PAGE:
What are you reading? Favorites

As the year winds down, I’m thinking of special diaries.  Last week it was books to give and get.  This week: Favorites.  Next week (or the week after) the year in review (might be in two parts)

If you like to trade books, try BookMooch.

What are you reading? is crossposted to daily Kos

Today, I’m going to list 2 or 3 favorite authors in each of several categories – that is, the categories where I read a lot.

These are writers who rarely, if ever, disappoint.

I invite you to do the same, in the comments and add comments about each, if you like

SF/Fantasy

 John Varley   Many of  Varley’s books take place in a loosely connected future, where humans have been wiped off Earth and live on on other planets.  But that’s ancient history in his stories.  Another set of his books is the Gaea trilogy.  And there are some of the greatest short stories ever: Press Enter is one of the scariest things I’ve read.  Amazing that the same guy could write Persistence of Vision, which is an elegiac post-apocalypse tale of a commune of deaf-blind people (yes, that’s right, an elegy about deaf blind people in a world after an apocalypse).  I’ve read everything I could find of his, and he never disappoints.  

 Terry Pratchett.  Discworld!  Terry Pratchett once said that “writing is the most fun you can have with your clothes on” and his books sure read that way!  But they’re not just hugely funny fantasies (if you  think it’s easy to write comic fantasy, you do it!)  Pratchett is also saying things about the human condition.  His books have sold 70 million copies.  There’s a reason.  One piece of bad news…Pratchett, who is 59 years old has early onset Alzheimer’s



 Bruce Sterling
 Unlike Pratchett and Varley, there’s a lot of Sterling I haven’t read.  But what I have read, I’ve liked a lot.  So now I have a bunch more books to put on my list

Mystery

  Robert Parker  Parker has several series going, and they’re all good.  But his longest-running, and best, is the Spenser series.  Spenser is strong, he’s pure, he’s tough but sensitive.  He beats up bad guys and comes home to cook dinner for his beautiful inamorata.  Parker writes well enough that Spenser can be all these things without being repellent.

  Andrew Vachss  Vachss is a lawyer specializing in child abuse cases.  He’s written in a bunch of genres, but I’m just going to discuss the Burke novels.  One reviewer described these as ‘an express train ride through hell’.  The hero is Burke.  Burke makes money by running a bunch of con games.  He blackmails his landlord for rent.  He plays way outside the law.  And he’s the hero.  There are no extra words in a Vachss’ book.  They’re great, but they are *dark*.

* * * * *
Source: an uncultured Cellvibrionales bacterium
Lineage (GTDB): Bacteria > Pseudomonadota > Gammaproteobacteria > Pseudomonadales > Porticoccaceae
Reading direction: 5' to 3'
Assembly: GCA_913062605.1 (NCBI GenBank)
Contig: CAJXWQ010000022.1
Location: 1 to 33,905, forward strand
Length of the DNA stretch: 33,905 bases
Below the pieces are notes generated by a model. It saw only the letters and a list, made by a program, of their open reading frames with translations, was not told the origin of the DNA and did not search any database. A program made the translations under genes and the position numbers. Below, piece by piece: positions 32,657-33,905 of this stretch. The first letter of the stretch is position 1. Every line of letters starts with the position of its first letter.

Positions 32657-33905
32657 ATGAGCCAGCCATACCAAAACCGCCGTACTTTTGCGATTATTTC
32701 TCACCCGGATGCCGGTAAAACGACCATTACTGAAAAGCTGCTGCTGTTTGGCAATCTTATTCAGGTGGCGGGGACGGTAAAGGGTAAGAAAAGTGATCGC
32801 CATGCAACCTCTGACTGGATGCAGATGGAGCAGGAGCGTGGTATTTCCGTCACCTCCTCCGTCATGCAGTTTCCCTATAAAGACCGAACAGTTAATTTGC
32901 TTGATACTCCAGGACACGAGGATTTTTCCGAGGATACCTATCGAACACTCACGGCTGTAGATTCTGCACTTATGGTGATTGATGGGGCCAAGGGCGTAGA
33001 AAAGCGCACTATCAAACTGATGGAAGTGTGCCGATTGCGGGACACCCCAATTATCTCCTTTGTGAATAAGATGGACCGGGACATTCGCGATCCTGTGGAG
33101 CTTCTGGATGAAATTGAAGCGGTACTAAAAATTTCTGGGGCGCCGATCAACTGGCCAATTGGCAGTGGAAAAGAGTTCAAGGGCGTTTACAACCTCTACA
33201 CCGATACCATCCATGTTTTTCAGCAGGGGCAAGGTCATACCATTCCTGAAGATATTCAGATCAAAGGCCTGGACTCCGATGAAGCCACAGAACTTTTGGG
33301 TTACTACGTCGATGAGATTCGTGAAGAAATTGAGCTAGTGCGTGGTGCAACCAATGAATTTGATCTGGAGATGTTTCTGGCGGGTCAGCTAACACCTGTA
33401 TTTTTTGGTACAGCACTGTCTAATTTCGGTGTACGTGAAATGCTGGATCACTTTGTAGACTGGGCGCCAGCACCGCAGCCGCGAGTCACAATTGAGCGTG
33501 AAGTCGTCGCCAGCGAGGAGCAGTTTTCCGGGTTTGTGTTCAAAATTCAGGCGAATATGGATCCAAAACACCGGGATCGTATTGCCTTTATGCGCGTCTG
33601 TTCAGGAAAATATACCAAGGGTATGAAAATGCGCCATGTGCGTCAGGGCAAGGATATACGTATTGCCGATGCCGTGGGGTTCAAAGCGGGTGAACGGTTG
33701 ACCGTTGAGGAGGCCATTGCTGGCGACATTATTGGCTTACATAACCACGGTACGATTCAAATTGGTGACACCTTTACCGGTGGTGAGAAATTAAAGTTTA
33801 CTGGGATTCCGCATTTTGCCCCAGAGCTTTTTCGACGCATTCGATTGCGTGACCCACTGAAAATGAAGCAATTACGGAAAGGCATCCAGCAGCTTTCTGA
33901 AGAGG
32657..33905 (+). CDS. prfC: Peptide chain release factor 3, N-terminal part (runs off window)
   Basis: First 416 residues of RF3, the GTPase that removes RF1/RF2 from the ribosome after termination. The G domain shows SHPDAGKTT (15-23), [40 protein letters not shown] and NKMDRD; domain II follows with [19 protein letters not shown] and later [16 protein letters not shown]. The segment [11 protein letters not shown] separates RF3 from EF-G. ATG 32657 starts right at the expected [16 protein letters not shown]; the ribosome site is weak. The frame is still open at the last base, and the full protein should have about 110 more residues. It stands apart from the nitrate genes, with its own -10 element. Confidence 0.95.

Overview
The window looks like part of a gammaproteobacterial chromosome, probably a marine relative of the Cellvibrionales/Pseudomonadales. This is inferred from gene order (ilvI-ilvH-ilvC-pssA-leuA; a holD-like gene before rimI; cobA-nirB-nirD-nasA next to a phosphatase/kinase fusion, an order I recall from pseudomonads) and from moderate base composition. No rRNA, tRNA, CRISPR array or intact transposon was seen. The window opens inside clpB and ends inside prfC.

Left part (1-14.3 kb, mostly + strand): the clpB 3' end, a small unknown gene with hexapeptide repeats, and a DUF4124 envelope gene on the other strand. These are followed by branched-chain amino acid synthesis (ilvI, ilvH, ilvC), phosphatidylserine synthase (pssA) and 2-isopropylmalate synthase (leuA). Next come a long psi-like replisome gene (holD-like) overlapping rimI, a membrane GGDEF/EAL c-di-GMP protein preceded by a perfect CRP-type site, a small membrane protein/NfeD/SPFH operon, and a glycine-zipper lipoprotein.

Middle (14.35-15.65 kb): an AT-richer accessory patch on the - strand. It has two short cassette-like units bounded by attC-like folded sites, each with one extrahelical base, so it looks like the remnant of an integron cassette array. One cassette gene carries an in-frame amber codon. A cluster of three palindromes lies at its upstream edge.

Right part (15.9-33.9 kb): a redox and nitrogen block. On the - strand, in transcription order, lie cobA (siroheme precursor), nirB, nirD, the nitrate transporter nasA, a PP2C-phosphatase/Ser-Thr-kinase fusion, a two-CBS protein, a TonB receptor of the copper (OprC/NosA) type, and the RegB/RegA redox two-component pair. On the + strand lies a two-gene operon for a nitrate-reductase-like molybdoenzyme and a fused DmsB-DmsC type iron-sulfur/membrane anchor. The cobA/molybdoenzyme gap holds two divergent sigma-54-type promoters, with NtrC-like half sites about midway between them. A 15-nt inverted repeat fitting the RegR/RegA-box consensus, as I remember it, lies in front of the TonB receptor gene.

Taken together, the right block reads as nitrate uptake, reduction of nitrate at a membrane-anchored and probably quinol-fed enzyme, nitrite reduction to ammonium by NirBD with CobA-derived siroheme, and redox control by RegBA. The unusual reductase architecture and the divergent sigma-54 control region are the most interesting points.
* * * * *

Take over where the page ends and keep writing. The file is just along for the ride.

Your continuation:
Paul Levine has written three Solomon and Lord novels.  These are *funny*.  They’re another version of the mismatched couple – this time with two lawyers.  He (Soloomon) a fast talking, do-what-it-takes shyster.  She’s a play by the books straight arrow.  It’s an interesting contrast with the first two authors: Parker’s Spenser is heroic, and rescued from being saccharine by Parker’s skill.  Burke is nasty, and rescued only by the fact that the people he is fighting are really really nasty.  But Solomon and Lord are both nice….and fun.  But there’s some serious stuff here, too.

Biography

  David McCullaugh I have not read all his bios (more for the list!) but those I have read have been outstanding:  Truman; John Adams; and Mornings on Horseback (about Teddy Roosevelt).  He’s also written history books, of which I have only read The Path between the Seas, it was also outstanding

  Carolly Erickson wrote biographies of the main players in Tudor England. Of these, the two standouts are The First Elizabeth and Great Harry.  She writes amazingly well, with many sentences that startle you with their beauty and precision.  

  Doris Kearns (Goodwin) tow of my favorite biographies of all time are her books about LBJ (Lyndon Johnson and the American Dream) and Lincoln (Team of Rivals).  Her prose doesn’t sing quite the way Erickson’s does, but she brings great insight to her subjects

Science

  William Calvin  Calvin is a neuroscientist with a sense of fun.  He’s out to answer the big questions: How did we come to be human? What is intelligence?  and so on.  

  Harold J Morowitz well, what can you say about a guy who writes a book with a title like “Mayonnaise and the origin of life”?  His books are collections of short essays on various topics.  He writes with humor and warmth and good sense about everything.

  Richard Dawkins  When Dawkins writes about religion, I find him annoying, belligerent, ignorant and obnoxious (and that’s despite the fact that I basically agree with him!)  But on science, there is probably no one on the planet who writes more clearly.  He explains complex subjects so well that you don’t even realize you are learning.